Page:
By Mike Soraghan - 10/06/09 12:46 AM EDT
They say the decision not to meet with the spiritual leader of Tibet during his visit to Washington sends the wrong message to Tibet, China and the world on human rights.
“The U.S. is kowtowing to Beijing again by refusing to meet with His Holiness,” said Rep. Ileana Ros-Lehtinen (Fla.), the ranking Republican on the House Foreign Affairs Committee. “This is a policy turned upside down.”
The Tibetan spiritual leader has visited the White House each of the 10 times he has come to Washington since 1991. Most of his visits have been informal, but in 2007, President George W. Bush awarded him the Congressional Medal of Honor and became the first president to appear publicly with him.
China has publicly opposed any White House meeting, and the administration has sought to improve ties with the rising global power. Secretary of State Hillary Rodham Clinton said that concern over China’s human-rights record should not “interfere with the global economic crisis, the global climate-change crisis and the security crisis.”
The Obama administration is seeking cooperation with China on a range of issues, from imposing sanctions through the United Nations to control Iran’s nuclear program to setting a new economic order for the world by re-balancing trade and savings patterns.
“The Chinese are beginning to dictate what the Obama administration is doing,” said Rep. Frank WolfFrank WolfBenghazi Report and Hillary: What it means for Philadelphia Lobbying World Overnight Regulation: Supreme Court rejects GOP redistricting challenge MORE (R-Va.). “Do you think the Chinese will respect this? It’s a sign of weakness.”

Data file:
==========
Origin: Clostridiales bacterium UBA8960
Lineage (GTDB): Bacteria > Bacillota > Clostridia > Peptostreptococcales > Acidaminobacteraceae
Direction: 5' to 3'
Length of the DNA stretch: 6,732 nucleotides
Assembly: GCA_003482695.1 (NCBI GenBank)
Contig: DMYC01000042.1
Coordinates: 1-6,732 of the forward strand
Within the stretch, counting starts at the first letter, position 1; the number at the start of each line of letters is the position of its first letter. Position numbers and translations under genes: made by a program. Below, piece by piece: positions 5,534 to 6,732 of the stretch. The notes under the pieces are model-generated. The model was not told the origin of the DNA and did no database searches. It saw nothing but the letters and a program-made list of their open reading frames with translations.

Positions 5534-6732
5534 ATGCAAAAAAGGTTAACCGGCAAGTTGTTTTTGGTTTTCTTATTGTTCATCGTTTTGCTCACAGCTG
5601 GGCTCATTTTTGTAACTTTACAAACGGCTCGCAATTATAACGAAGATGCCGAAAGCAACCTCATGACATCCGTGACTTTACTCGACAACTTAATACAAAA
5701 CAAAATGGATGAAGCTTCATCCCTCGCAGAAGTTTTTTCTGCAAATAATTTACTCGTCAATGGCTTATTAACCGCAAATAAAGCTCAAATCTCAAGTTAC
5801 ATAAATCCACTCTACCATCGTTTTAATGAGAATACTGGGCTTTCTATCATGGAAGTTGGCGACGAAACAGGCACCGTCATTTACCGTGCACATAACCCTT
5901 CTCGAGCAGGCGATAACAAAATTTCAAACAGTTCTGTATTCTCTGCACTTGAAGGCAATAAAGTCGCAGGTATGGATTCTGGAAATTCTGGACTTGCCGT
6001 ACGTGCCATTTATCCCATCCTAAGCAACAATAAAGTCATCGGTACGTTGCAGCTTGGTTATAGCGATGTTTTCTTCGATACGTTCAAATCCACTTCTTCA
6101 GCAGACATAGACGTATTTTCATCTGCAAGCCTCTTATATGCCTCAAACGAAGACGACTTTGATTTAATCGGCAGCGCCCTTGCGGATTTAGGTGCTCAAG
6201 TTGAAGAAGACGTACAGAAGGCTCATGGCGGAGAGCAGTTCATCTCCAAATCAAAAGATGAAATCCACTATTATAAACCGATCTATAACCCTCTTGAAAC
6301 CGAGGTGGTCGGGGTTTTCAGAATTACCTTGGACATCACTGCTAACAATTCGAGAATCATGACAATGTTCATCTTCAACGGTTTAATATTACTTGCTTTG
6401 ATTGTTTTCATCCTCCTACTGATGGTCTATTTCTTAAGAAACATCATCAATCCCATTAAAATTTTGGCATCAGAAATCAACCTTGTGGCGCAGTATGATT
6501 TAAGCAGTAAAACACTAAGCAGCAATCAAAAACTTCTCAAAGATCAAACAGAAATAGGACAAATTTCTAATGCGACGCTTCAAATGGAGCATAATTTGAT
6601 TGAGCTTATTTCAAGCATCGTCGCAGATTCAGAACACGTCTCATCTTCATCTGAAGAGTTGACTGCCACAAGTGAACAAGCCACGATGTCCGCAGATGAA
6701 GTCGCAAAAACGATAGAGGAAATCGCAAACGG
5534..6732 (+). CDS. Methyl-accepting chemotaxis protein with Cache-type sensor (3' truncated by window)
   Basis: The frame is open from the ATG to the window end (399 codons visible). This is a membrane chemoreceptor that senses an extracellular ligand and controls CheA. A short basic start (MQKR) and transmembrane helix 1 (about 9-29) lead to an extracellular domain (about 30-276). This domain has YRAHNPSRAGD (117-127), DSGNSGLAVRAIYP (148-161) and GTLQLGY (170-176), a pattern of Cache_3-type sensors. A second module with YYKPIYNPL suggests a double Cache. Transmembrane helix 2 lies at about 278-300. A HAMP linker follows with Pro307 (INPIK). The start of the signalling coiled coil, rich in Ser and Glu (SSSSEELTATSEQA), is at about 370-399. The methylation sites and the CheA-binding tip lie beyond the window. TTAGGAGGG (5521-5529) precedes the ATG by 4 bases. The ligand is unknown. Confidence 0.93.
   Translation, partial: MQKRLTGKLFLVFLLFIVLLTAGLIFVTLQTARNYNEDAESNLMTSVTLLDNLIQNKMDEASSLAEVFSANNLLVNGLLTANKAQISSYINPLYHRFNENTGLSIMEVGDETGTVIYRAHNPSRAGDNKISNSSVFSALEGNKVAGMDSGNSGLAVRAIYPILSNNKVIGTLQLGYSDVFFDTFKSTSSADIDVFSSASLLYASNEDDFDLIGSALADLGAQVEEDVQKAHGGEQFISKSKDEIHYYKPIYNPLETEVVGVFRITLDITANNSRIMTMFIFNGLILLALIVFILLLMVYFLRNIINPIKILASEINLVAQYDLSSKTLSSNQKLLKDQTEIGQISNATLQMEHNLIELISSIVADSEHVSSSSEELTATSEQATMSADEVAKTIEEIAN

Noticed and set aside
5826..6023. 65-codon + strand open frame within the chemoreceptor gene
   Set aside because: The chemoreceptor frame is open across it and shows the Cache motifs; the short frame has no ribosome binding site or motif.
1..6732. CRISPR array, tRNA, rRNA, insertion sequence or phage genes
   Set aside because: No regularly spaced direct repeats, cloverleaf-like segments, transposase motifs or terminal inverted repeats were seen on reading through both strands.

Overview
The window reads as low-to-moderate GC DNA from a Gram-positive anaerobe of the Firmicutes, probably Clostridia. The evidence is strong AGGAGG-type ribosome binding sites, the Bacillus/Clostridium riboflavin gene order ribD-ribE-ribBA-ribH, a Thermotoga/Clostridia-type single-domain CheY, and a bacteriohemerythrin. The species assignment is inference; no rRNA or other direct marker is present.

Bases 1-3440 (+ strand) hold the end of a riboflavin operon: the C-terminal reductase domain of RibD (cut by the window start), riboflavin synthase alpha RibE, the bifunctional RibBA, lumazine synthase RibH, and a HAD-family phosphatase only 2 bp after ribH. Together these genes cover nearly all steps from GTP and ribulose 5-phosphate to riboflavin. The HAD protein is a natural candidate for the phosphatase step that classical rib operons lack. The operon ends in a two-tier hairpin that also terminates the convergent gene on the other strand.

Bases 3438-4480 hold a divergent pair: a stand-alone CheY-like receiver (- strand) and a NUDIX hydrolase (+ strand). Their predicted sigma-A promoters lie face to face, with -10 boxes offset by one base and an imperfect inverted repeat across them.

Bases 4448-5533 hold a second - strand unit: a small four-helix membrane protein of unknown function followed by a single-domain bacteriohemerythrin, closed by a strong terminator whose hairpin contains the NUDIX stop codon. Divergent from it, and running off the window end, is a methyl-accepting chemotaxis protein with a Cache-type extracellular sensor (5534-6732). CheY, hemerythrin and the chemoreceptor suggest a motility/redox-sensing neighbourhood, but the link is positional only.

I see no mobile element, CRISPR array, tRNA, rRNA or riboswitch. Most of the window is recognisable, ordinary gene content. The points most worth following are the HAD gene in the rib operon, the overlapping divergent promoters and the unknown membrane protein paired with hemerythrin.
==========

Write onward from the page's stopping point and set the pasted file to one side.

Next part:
Other political leaders, including Pelosi, will be meeting with the Dalai Lama during his visit.
Shortly after a trip to China earlier this year, Pelosi told an audience at the Brookings Institution: “If we do not speak out on human rights in China and Tibet, we lose moral authority.”
The focus of Pelosi’s visit was climate change, and she came under some criticism for not being more critical of China’s human-rights policies during the visit. After her return, she said human rights in China and Tibet remained a “relentless” pursuit of hers, and that she had not seen any improvement during the visit.
Pelosi visited the Dalai Lama at his headquarters in exile in India in 1998. Two decades ago, she unfurled banners in Tiananmen Square to criticize Beijing’s crackdown on pro-democracy activists.
Wolf said the administration can honor the Dalai Lama and still continue discussions with China.
“Ronald Reagan called the Soviet Union ‘the Evil Empire,’” Wolf said. “But Mikhail Gorbachev still came to his funeral.”